Nightly News   |  January 26, 2012

Airline fares become more transparent

New rules meant to avoid sticker shock will compensate customers who are bumped, notify passengers of delays and give customers 24 hours to cancel without penalty. NBC’s Tom Costello reports.

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This content comes from Closed Captioning that was broadcast along with this program.

>> now to what happens when you buy a plane ticket online. the price often looks so good and then all kinds of fees and taxes get piled on. the fare starts to look like nothing you first saw. today, a lot of that changed with new rules to force the airlines to make those prices more transparent from the start. our report tonight from nbc's tom costello.

>> reporter: the new rules are meant to avoid the sticker shock of millions of airlines customers experienced when booking online. as of today, the very first price that appears when booking a flight must include all taxes and fees. baggage fees must also be spelled out. no more teasing passengers with low prices that aren't real.

>> it's truth in advertising and it's for people who are not regular travelers.

>> reporter: southwest and spirit airlines are suing to overturn the rules arguing their fares now appear much higher.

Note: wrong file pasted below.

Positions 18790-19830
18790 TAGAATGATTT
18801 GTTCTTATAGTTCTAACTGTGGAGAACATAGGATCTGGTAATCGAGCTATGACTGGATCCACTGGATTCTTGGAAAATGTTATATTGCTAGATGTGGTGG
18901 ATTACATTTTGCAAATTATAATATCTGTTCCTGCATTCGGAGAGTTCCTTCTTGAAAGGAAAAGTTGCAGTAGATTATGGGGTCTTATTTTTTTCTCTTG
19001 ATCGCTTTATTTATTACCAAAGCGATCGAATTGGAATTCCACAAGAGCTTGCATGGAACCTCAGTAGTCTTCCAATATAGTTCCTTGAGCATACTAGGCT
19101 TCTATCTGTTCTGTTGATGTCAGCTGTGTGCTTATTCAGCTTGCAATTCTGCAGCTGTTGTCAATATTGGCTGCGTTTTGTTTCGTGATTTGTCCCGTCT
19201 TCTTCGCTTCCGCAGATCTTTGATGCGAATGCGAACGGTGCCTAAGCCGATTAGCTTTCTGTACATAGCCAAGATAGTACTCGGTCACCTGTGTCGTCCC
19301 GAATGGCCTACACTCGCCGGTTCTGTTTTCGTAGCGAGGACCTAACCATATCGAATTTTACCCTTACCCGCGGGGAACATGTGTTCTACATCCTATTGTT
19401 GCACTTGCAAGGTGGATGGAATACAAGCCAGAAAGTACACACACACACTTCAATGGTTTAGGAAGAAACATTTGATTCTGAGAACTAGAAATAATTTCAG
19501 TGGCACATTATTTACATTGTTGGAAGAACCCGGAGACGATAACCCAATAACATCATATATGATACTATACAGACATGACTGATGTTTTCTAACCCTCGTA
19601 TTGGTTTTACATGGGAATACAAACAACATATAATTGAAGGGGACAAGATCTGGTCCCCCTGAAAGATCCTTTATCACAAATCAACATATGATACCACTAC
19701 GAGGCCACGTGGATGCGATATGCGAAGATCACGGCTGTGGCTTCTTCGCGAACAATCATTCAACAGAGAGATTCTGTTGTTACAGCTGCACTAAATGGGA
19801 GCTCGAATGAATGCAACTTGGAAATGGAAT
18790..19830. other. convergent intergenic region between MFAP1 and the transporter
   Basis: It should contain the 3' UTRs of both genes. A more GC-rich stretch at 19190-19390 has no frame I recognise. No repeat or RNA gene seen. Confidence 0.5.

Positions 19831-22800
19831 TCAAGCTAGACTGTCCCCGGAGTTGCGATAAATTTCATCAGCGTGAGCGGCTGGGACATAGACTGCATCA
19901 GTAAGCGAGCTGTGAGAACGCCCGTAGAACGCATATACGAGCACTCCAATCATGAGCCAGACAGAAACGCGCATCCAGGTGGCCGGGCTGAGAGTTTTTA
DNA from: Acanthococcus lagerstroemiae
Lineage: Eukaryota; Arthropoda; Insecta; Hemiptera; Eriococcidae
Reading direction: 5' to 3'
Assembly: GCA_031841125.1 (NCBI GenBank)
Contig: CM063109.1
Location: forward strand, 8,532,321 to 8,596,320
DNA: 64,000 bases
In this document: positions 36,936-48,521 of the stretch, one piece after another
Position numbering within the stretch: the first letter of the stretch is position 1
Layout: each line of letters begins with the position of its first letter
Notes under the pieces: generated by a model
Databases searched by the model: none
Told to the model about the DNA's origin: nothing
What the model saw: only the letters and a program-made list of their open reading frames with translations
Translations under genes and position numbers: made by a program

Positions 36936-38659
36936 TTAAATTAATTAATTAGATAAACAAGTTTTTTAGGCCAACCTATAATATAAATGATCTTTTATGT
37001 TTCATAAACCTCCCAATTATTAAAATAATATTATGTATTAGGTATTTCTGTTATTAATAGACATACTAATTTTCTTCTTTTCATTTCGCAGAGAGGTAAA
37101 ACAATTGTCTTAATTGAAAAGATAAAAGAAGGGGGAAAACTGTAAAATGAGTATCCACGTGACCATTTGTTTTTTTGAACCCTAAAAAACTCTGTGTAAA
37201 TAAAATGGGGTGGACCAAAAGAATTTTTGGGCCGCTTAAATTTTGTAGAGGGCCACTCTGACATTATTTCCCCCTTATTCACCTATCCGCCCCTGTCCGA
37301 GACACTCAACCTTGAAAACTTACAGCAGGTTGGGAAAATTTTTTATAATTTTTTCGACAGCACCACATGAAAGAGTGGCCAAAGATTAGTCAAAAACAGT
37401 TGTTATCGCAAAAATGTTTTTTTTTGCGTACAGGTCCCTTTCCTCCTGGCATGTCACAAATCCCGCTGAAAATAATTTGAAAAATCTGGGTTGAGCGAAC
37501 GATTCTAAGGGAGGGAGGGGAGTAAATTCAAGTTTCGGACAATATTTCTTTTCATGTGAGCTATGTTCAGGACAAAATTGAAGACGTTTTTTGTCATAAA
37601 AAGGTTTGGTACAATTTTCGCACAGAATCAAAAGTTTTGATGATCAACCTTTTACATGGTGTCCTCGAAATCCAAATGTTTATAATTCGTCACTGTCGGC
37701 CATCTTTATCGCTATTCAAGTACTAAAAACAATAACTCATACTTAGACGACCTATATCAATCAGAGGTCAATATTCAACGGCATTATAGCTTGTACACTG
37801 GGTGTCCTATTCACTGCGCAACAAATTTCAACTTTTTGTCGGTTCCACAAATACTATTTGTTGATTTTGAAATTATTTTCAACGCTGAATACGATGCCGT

>> the taxes are rolled in with the ticket price. so when you see that price, you don't know what's tax and what is ticket.

>> reporter: on spirit's website today, a warning popped up they're, quote, to high taxes and fees in the ticket price. the airline websites we checked clearly broke it all down. flying on delta, for example, from atlanta to london heathrow will cost you a total of $899. the ticket price is $308, but the taxes and fees are $591. fly chicago to dallas on american, $360, taxes and fees make up $21.

>> this isn't going to stop people from traveling. it's just going to make it more clear how much they are paying to do that.

>> reporter: travelers seem to like the idea.

>> this way you know exactly what you're getting when you're buying it. you're not surprised when you're pushing the button.

>> at least i won't feel like i'm being fooled. this way i'll see what it is, it's what i get.

>> reporter: airlines must compensate customers who are bumped, notify passengers of delays or cancellations and give customers 24 hours to cancel a reservation without penalty.

>> it's about respecting passengers.

>> reporter: respect in the air and on the ground. tom costello, nbc news, washington.